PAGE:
What are the benefits of Creatine and Does it Work?

Benefits and Adverse Effects of Creatine

Creatine is an element that naturally occurs in the human skeletal muscle. It can be easily obtained from fish and meat. Once it is taken, it travels to the muscles and increases stored energy by making ATP easily accessible. Increased ATP levels give extra energy boost during hard physical activities that is why the body is assisted in making new muscles.


Aside from indirectly enhancing the growth of muscle fibers by enabling frequent weight lifting, the main advantage of creatine is its ability to increase the volume of the muscles. This is attributed to its water retention effect. Muscles that are fed with creatine have a tendency to hold water and store it which results to higher volume. During the initial introduction of the supplement, there will be a slight addition to your weight of around 5 to 10 pounds every month.


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But, this is not due to increased lean muscle or additional fat. This is actually caused by fluid retention. Once the intake of the supplement is stopped, the gains in volume will gradually decline. However, the increase in muscle strength and fiber will stay.

Adverse Effects

Since creatine is a widely used supplement various researches have already been conducted about it. Most of the studies showed that there are no real hazards to the intake of supplement. However, if you are concerned about gaining extra weight, you might have to prepare yourself for this before taking creatine. But then again, note that the weight gain is only due to the liquid you retain and not to additional fat stores or lean muscle mass. Also, some individuals who have taken creatine have reported cramps in their abdomen, nausea and discomfort. Others also claimed that they were dehydrated after taking the supplement. All these possible side effects can be easily remedied by simply taking enough amounts of liquid.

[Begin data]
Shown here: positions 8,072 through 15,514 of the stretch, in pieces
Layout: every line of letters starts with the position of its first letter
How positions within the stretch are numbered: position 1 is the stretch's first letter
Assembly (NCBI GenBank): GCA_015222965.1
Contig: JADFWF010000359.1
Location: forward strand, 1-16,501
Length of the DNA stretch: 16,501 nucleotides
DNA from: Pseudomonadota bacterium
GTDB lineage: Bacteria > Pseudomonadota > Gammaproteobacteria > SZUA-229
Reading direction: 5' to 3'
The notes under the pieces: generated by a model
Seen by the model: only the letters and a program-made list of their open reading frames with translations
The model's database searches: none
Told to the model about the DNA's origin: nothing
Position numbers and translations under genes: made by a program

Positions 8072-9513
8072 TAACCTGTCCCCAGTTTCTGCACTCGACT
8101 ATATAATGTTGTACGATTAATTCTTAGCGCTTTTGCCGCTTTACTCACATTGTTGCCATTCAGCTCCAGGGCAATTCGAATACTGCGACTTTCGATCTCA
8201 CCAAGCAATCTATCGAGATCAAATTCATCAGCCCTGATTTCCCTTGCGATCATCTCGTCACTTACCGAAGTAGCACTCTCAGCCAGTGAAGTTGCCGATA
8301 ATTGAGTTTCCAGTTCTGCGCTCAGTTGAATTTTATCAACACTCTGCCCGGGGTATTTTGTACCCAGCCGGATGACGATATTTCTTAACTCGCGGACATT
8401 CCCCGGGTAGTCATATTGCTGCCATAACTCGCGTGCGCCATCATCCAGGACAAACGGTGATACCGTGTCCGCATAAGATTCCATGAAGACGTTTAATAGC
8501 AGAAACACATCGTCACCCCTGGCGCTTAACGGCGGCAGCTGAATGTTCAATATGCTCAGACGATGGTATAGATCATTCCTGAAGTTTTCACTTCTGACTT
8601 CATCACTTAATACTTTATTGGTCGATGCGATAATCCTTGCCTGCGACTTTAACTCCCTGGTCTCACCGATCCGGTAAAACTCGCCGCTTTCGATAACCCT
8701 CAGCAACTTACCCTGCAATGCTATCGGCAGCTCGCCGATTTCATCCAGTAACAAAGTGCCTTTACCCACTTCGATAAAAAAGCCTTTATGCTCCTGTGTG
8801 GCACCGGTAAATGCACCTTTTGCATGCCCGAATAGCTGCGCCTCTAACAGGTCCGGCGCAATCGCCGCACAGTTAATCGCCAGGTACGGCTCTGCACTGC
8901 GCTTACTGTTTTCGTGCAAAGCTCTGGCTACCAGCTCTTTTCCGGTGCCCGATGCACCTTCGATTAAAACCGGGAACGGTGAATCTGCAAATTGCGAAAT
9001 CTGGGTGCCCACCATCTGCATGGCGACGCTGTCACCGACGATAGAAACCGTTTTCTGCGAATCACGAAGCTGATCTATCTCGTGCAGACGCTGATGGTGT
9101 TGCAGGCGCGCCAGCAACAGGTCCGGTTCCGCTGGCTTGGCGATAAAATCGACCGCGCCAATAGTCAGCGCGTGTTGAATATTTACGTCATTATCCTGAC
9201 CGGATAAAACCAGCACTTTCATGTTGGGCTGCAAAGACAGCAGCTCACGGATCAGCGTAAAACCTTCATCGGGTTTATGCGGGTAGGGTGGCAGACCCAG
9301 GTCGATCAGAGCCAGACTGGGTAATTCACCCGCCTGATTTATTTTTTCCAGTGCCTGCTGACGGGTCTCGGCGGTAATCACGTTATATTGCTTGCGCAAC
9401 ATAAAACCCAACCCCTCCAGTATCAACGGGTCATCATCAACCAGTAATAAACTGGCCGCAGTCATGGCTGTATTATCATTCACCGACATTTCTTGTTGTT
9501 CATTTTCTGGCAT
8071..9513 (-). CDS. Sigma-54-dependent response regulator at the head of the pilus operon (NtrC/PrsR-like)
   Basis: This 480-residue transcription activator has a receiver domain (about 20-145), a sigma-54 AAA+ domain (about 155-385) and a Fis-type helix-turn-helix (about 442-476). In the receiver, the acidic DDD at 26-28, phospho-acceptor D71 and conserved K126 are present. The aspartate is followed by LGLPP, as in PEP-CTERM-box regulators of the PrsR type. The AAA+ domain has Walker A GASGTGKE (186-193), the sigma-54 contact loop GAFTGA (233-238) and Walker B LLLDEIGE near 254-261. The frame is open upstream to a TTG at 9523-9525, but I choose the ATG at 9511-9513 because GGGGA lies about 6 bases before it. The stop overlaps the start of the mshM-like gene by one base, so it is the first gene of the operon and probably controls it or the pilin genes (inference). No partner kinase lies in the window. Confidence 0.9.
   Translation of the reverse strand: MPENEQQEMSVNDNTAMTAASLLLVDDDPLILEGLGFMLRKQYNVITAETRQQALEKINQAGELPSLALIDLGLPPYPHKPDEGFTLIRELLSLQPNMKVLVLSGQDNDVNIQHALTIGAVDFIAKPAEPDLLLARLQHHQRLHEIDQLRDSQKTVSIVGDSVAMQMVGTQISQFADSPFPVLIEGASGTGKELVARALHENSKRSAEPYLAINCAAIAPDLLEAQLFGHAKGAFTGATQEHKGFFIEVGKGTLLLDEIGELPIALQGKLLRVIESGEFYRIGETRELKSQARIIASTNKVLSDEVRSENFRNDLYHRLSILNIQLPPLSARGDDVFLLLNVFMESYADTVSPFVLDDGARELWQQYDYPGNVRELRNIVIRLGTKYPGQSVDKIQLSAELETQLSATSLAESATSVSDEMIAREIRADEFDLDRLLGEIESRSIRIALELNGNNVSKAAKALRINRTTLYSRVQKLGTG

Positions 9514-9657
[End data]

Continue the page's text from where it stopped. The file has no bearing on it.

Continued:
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Is it Possible to Turn Body Fat into Muscle?

Fat-Muscle Interplay Converting Fat into Muscle

It’s impossible to change body fat into muscle. Though it has become a popular saying, what it really means is to lose body fat while retaining and or gaining muscle mass. Charles Poliquin and many other bodybuilding gurus advocated a training protocol called German Body Composition (GBC).

GBC loses fat through weight training. Aerobic training is not utilized. The method primarily preserves hard earned muscles while losing fat and adding lean tissue throughout its course. Contrary to popular belief, aerobics usually cause a loss of muscle tissue. GBC yields to a loss of approximately one half percent of body fat per week.

The basic premise of the method is the promotion of fat loss by increasing lactic acid levels in the body. This in turn produces higher growth hormone levels which place the body in an optimal state to burn fat and build lean muscle tissue. How is this done? Below is a list of the workouts that you have to do.

First you have to do full body workout utilizing upper and lower body supersets. This is done by alternating between upper and lower body exercises which makes it possible to keep the rest of the intervals short, even with big compound movements like the squat and bench press.